2. In cases of food and fluid refusal, there was inadequate consideration of the detained person’s mental capacity. The Inquiry heard evidence that assessments were not routinely carried out to ensure that they had the capacity to make the decision to refuse food and fluid.15 Instead, the ACDT process was used in response. An ACDT document could be opened by any member of staff who had a concern, for example, that a detained person had told someone that they wanted to die, or as a result of an incident of self- harm. The individual would then be reviewed and observed depending upon the level of risk. However, the ACDT process is not a clinical response and does not include therapeutic interventions or the provision of treatment for the underlying causes of the risk.16
  3. Food and fluid refusal was not generally considered by Healthcare staff at Brook House to be a genuine form of self-harm, or considered in conjunction with any deterioration in mental health. Generally, it was felt to be a form of protest about detained people’s immigration cases. While this may sometimes have been the case, this could not always be reliably concluded without carrying out mental state, mental health or mental capacity assessments, and without more detailed exploration of the reasons for food and fluid refusal. The Inquiry received evidence of a number of examples of this.

39.1 Dr Bingham told the Inquiry that the Home Office’s statutory guidance Adults at Risk in Immigration Detention (Adults at Risk policy) should have been considered in relation to D13’s case in particular.17 D13 intermittently stopped eating for various periods throughout his detention at Brook House. There was a delay in identifying several episodes of food refusal and triggering the food and fluid refusal monitoring process, with physical observations belatedly imposed only several days after D13 had stopped eating. D13 was a patient of the mental health team throughout and subject to an ACDT for an overlapping period on account of his suicidal ideation. There was no substantive assessment of the motivation for his food refusal or the potential interplay with an exacerbating effect on his mental vulnerabilities and risk to himself, and no consideration of producing a report under Rule 35(1) or Rule 35(2).18

39.2 D1527 refused food, fluids or both for a prolonged period in Brook House – a total of 34 days within a 40-day period: on 19 April, for 6 days between 22 and 27 April, for 10 days between 30 April and 9 May, and for 17 days between 11 May and 27 May. He was accepted by the Home Office to be an ‘adult at risk’ who suffered from underlying mental health and self-harm issues, and was unwell and deteriorating.19The underlying reasons were not investigated and there was no apparent consideration of the Adults at Risk policy or Rule 35.20 No capacity assessment was carried out, although this should have occurred routinely.21 Instead, D1527 was managed solely through the ACDT process, which does not provide any therapeutic interventions. It is hard to escape the conclusion that this too was a feature of the mischaracterisation of this behaviour as deliberately manipulative.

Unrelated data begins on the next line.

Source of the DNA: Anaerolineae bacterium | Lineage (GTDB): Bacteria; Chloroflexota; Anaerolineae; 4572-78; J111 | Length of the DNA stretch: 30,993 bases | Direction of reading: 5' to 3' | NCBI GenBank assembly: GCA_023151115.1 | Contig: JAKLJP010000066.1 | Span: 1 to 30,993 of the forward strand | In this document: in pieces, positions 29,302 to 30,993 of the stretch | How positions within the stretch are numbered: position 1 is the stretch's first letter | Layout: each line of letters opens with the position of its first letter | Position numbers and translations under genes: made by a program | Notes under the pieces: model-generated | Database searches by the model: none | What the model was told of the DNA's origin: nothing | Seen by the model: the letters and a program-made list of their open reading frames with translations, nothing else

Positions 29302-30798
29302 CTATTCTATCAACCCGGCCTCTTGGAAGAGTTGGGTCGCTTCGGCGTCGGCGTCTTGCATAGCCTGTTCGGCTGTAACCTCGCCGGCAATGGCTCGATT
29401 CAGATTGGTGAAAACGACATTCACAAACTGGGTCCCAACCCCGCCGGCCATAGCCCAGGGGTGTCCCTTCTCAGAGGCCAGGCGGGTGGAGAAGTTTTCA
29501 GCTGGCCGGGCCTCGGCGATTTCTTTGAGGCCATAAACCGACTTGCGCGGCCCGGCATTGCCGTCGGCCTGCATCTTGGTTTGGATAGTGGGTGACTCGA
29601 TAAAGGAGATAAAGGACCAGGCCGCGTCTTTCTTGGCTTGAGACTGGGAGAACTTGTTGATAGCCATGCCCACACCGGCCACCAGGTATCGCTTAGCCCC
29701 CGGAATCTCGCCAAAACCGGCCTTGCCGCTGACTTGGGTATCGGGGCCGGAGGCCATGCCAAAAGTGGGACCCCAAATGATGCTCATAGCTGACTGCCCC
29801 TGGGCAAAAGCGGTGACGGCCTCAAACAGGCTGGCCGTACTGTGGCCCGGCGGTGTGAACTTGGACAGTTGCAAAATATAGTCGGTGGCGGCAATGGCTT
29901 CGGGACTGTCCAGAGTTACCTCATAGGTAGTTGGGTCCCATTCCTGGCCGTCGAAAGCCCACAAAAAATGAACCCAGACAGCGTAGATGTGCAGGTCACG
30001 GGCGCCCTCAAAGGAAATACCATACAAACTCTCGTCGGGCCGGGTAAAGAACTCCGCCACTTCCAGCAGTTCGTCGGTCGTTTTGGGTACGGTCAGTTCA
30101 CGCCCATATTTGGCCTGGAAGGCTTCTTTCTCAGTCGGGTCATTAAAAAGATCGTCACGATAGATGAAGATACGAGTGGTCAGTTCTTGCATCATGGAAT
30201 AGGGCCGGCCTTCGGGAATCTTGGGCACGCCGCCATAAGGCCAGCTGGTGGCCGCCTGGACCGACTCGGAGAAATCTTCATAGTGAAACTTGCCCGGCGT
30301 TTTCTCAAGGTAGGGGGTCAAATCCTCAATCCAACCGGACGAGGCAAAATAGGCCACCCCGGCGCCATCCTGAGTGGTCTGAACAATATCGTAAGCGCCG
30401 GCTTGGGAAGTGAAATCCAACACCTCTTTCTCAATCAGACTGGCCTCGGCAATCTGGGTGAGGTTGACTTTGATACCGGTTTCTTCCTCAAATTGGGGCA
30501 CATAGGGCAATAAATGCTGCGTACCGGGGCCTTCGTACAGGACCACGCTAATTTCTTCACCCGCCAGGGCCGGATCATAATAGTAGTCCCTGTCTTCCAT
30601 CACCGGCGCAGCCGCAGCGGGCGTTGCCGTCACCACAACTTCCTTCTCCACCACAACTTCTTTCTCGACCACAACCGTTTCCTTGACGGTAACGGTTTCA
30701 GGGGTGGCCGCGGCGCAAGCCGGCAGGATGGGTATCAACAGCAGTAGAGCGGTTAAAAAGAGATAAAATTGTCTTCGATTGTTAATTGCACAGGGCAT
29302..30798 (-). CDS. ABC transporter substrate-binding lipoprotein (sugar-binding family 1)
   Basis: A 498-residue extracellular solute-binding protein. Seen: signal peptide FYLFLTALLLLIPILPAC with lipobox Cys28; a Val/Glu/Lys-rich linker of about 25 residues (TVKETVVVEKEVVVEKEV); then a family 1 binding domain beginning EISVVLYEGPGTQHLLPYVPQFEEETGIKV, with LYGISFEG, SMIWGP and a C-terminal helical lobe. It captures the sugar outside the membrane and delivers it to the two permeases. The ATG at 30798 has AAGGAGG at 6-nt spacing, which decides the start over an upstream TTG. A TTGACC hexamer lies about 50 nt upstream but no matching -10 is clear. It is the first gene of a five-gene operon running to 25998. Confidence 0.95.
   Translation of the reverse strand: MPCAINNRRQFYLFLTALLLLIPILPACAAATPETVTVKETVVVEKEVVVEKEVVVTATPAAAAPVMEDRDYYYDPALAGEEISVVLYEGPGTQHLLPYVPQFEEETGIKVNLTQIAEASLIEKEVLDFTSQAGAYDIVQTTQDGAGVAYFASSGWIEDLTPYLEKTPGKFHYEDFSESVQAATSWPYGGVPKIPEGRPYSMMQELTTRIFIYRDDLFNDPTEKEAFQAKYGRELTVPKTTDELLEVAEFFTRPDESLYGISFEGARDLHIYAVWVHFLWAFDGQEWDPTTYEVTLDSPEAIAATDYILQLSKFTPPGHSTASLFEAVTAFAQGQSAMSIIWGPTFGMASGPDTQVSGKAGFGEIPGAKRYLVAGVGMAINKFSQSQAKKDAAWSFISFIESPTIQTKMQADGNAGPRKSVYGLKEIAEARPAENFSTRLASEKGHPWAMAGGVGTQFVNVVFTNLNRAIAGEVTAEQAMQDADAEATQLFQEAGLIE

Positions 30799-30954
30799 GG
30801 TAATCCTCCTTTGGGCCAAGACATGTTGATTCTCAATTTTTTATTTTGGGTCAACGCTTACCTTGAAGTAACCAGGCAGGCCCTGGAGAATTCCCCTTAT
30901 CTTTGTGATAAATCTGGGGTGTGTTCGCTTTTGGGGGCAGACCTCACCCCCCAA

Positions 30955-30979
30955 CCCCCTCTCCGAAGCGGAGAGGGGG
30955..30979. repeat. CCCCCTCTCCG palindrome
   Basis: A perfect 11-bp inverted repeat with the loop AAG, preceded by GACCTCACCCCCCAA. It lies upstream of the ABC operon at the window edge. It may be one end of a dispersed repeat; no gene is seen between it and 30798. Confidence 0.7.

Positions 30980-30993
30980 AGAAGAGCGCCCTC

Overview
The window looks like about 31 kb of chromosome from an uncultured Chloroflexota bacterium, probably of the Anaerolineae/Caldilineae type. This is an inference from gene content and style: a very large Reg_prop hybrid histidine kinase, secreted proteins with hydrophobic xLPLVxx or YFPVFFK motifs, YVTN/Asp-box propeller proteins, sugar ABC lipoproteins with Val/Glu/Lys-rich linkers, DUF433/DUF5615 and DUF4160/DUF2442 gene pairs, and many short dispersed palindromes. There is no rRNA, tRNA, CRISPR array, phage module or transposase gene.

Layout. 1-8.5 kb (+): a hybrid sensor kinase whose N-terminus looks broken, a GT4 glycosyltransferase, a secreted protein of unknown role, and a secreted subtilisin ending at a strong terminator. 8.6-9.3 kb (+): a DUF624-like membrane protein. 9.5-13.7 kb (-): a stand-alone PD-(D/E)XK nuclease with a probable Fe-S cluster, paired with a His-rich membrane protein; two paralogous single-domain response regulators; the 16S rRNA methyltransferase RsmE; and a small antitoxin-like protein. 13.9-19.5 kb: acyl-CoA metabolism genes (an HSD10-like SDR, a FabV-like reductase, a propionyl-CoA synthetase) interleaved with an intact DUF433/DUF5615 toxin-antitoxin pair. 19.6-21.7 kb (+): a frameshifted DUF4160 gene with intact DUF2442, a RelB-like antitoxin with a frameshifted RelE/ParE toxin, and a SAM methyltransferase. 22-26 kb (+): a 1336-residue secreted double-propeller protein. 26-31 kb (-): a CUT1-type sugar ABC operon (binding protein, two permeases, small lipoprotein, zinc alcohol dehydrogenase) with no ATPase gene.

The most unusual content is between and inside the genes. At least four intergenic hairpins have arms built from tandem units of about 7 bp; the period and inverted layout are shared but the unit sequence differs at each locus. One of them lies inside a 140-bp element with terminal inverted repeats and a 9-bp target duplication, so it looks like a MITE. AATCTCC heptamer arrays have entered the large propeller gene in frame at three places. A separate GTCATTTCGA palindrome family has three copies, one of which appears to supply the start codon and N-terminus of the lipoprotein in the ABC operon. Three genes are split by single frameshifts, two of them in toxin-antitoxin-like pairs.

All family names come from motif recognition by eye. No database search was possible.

1. Such cases, where there was prolonged refusal of food and/or fluids combined with a history of mental ill health and/or self-harm, should have prompted consideration of the safeguards designed to protect vulnerable individuals provided under Rule 35 or the Adults at Risk policy as a matter of routine. This in turn would have triggered consideration of whether that person should continue to be detained.22 Instead, Rules 35(1) and (2) were not always or usually considered in cases of food and fluid refusal, even where this should have prompted concerns about a detained person’s mental health deterioration or risk of self-harm or suicide.
  2. Dr Hard was critical of how the Rule 35 procedures worked in practice. They did not always ensure that the Home Office was notified of a change in the detained person’s circumstances (as demonstrated by refusing food and fluid) in order for their detention to be reviewed and for there to be consideration of their release.23 For example, records from 13 April 2017 demonstrated a deterioration in D1527’s mental health following the completion of a Rule 35(3) report – used where a detained person may have been a victim of torture – and the subsequent response from the Home Office stating that detention was being maintained.24 This case highlights that there was no appropriate and dynamic approach to the use of the Rule 35 system.25 As Dr Hard noted, D1527’s prolonged food and fluid refusal, after the completion of the Rule 35(3) report and the Home Office decision to maintain his detention, should have prompted consideration of the Adults at Risk policy and a Rule 35(1) report, even if that “needed to have been on a repeated basis”.26 He should also have undergone a mental capacity assessment.